AD Main Menu

K2 Aviation shares Denali with a wide range of visitors

Colleen Mondor
K2 Aviation has been landing on glaciers in Denali National Park for more than 30 years. Photo courtesy K2 Aviation

Author's note: There are more than 250 operators in Alaska licensed under Parts 121 and 135 of the Federal Aviation Regulations as air carriers, air taxis and charter providers. They are based in all areas of the state from Southeast to the North Slope, from the Interior to the Yukon-Kuskokwim Delta. Companies range in size from single pilot owner-operators to rosters that include dozens of captains and co-pilots. They fly everything from single-engine Cessna 185s to de Havilland Dash 8 twin turbo-props carrying up to 37 passengers. The range and depth of Alaska’s aviation industry is as vast as the state it serves. In this occasional series, Bush Pilot will highlight the diversity of that industry and introduce readers to the many different ways that aviation is an integral part of Alaska life and business.

Founded in 1980 by partners Kitty Banner and Kimball Forest -- who took advantage of their first initials to give the air taxi its mountainesque sounding name -- K2 Aviation is an air taxi operation based in Talkeetna, the jumping-off point to North America's highest peak, Mt. McKinley. After being sold to Jim and Julie Okonek in 1981 and operated by them until 1996, K2 was then purchased by the Rust family who also own and operate Rust’s Flying Service. While Rust’s is based at Lake Hood Seaplane Base in Anchorage, K2 remains in Talkeetna and is deeply associated with Denali flightseeing tours and local charters.

With a fleet that includes Cessna 185s, de Havilland Beavers and Otters, a Cherokee Six and a Piper Navajo, K2 has aircraft that fly on floats, skis and wheels. They excel at “off-airport” work and provide transportation services for a wide range of Alaska activities both inside and outside of Denali National Park.

“We have lodge and cabin clients needing supplies and general transportation, as well as providing support for mining companies, land surveying, government charters and fuel hauling,” said Operations Manager Suzanne Rust. In the past they have also chartered for oil companies on the North Slope.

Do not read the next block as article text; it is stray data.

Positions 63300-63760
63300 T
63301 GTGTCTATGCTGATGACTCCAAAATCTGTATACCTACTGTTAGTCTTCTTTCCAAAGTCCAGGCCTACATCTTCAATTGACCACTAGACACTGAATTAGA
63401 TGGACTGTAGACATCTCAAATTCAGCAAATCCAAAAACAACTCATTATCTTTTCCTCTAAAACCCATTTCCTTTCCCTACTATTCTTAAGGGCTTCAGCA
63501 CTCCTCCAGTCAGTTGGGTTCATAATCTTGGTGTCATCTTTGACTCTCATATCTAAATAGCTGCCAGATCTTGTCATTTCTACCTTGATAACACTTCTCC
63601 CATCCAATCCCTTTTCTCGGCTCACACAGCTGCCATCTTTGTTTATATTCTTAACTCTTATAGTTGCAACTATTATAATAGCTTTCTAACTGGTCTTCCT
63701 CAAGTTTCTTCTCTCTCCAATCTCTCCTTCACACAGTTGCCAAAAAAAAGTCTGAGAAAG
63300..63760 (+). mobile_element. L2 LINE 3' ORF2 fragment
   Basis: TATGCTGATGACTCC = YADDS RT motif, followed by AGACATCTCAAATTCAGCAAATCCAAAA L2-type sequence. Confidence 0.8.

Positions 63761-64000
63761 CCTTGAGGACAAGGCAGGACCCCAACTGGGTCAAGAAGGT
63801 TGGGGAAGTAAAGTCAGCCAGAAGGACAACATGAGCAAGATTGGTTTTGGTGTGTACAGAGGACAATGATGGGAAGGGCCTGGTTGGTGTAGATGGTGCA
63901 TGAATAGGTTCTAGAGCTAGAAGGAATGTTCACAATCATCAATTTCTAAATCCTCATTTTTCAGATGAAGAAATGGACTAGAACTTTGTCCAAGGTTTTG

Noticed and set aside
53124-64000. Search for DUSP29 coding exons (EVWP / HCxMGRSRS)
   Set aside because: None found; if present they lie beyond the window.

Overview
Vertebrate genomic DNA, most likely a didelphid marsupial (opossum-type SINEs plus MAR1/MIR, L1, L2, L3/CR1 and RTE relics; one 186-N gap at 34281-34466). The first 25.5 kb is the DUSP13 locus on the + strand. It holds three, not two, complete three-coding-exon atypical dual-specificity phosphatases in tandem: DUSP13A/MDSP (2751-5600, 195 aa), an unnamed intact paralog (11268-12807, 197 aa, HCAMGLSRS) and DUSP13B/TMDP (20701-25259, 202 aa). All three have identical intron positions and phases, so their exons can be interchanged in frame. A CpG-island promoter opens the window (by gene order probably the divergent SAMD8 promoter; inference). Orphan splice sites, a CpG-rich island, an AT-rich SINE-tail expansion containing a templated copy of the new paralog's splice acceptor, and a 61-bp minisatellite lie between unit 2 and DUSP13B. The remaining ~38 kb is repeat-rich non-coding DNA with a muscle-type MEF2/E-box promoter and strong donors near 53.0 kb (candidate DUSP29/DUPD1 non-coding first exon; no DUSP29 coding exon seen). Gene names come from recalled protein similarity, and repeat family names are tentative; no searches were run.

The bulk of K2’s business, however, still resides in the park. As one of only four air taxis -- the others are Sheldon Air Services, Fly Denali and Talkeetna Air Taxi -- to hold concessions permitting glacier landings on Mount McKinley, there are a wide range of tourism and mountaineering companies who rely on K2 and return to them year after year. According to Rust, the park is central to everything K2 does.

“There are 6 million acres in the park that we share with visitors every year," Rust said. "It’s a trip of a lifetime for people and we don’t forget that. The park is truly an amazing place and we value the opportunity to share it with everyone who comes here.

“What we hope,” she continued, “is that they will leave and never forget it.”

Visitors to Talkeetna are quick to realize that aviation is one of the town’s central industries and flying out of there usually means flying into the park and flying on or near “The Mountain.”

“Aviation is a way of life for people here,” Rust said. “It’s a very different way of life then what people are used to from Outside.”

In the years since the unique capabilities of pioneer Talkeetna bush pilots Don Sheldon and Cliff Hudson made the small community famous in climbing circles, a lot has changed. K2 and other Talkeetna-based air services band together to hire a base camp manager. Communications technology keeps the air services in touch with base camp. 

“There are blogging climbers now!” Rust laughed. 

This technology allows them to create a workable schedule during the busy climbing/tourist season, while keeping one eye on the constantly-changing weather. “We don’t want to miss a [flying] window,” explains Rust. “We are constantly anticipating when we need to be picking someone up.”

In many ways, K2 is an example of how much aviation has had to evolve in Alaska. The company is still providing the same basic service that Banner and Forest promised more than 30 years ago and certainly operate in the echo of all those pilots who flew on McKinley before them. But they now use GPS and satellite phones to keep a far greater degree of control on the schedule then was possible in the past, all while reaching out via longtime guides and the web to promise a park flying experience that will satisfy visitors' dreams.

“No day is ever the same for us,” Rust said. But clearly, wherever the job takes them, K2 Aviation is excited to share the ride.

Contact Colleen Mondor at colleen(at)alaskadispatch.com.

Correction:  The base camp manager on Mount McKinley is hired by K2 and other Talkeetna-based air services working together.